Wear long pants, socks and shoes when in areas that may have ticks.
Tuck your pants into your socks.
Wear light colored-clothing.
When returning home immediately throw clothing in the washer and dryer to kill any ticks that may be on your clothes. They will definitely not survive the heat of the drying cycle.
Do a tick check whenever you are coming back inside. Swipe your legs and arms and look over any part of the body that is exposed, as well as areas where a tick could have climbed. It is not likely that you will feel an attached tick, but you should be able to see the rear end as the head is burrowing into the skin. Remove promptly with a set of tweezers or gloves, not your hands, pulling straight out.
Even if you have diligently used your homemade essential oil mix and have taken other precautionary measures be aware of the symptoms of an infection if you have spent time in a tick-infested area. See your doctor right away if you are concerned that you may have a rash from a tick bite or that you may be experiencing the flu-like symptoms that may indicate Lyme disease.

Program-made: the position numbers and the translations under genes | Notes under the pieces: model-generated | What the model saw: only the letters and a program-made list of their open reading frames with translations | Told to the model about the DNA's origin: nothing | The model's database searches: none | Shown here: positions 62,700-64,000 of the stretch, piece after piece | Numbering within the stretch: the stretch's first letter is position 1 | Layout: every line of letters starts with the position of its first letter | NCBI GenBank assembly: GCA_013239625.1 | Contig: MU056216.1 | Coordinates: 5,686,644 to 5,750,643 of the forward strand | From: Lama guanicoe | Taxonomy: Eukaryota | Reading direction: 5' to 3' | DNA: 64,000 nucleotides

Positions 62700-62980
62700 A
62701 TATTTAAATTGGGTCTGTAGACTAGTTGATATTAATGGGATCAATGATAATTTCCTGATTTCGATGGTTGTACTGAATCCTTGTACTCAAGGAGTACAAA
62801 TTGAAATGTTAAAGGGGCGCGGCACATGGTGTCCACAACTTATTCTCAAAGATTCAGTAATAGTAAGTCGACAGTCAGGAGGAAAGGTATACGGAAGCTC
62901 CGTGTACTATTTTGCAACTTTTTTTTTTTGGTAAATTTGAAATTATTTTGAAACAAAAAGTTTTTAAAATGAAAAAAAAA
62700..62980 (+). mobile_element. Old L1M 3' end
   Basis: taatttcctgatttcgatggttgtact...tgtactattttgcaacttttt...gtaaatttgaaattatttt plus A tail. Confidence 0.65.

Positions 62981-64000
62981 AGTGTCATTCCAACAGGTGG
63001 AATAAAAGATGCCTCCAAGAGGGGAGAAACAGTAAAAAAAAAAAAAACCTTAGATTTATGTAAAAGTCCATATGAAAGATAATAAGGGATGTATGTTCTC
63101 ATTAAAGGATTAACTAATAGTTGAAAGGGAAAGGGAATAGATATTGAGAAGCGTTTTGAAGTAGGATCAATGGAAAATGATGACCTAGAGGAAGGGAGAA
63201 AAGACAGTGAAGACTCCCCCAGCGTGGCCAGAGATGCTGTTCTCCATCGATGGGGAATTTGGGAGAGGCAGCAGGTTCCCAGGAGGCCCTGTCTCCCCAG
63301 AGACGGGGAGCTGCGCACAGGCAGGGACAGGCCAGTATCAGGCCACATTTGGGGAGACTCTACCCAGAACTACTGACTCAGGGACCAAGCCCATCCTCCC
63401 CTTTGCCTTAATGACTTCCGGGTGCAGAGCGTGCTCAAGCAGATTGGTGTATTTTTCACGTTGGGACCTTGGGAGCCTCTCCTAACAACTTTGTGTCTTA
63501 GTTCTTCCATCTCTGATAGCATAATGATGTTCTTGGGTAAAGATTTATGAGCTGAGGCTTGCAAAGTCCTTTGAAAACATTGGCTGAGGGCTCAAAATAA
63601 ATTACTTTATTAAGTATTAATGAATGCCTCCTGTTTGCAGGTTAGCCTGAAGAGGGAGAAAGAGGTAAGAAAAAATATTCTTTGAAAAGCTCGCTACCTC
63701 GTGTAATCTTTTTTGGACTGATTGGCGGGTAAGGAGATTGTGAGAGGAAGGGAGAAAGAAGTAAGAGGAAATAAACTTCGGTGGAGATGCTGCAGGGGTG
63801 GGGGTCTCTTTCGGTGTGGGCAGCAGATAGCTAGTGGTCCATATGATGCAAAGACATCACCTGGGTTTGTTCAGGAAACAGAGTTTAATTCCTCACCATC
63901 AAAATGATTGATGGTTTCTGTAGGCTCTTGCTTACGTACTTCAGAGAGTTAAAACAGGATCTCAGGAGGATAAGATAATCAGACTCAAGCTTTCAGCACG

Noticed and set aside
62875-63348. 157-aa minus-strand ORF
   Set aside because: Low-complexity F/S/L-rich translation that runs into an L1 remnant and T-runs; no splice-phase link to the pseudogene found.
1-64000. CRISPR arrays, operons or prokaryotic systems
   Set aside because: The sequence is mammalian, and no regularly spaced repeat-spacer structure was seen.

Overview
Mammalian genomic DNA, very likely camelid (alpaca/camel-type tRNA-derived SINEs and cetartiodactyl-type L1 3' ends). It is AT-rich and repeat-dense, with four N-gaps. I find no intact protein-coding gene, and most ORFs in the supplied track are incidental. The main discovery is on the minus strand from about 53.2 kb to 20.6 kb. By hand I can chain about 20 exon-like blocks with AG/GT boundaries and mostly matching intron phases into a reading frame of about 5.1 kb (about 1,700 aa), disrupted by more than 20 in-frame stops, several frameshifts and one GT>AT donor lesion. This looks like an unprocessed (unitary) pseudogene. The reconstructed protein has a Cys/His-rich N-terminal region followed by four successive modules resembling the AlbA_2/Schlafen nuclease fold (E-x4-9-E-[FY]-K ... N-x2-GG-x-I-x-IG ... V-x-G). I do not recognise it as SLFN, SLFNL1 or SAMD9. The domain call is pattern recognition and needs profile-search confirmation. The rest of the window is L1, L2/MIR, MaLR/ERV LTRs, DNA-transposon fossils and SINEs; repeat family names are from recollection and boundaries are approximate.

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Agency for Toxic Substances and DIsease Registry. Health Effects in Humans. http://www.atsdr.cdc.gov/consultations/deet/health-effects.html
Kirby C Stafford, PhD. Tick Bite Prevention and The Use of Insect Repellents. The Connecticut Agricultural Experiment Station. tickbiteprevention05.pdf
Lyme Disease — General Information and FAQ. http://www.cs.cmu.edu/afs/cs.cmu.edu/user/jake/mosaic/lyme.html
Prevention and Control, Common Ticks. Illinois Department of Public Health. http://www.idph.state.il.us/envhealth/pccommonticks.htm
WebMD. How to Remove a Tick. http://firstaid.webmd.com/tc/how-to-remove-a-tick-overview
Mountain Rose Herbs. Make Your Own Insect Repellent. http://www.mountainroseherbs.com/newsletter/07/june/insect.php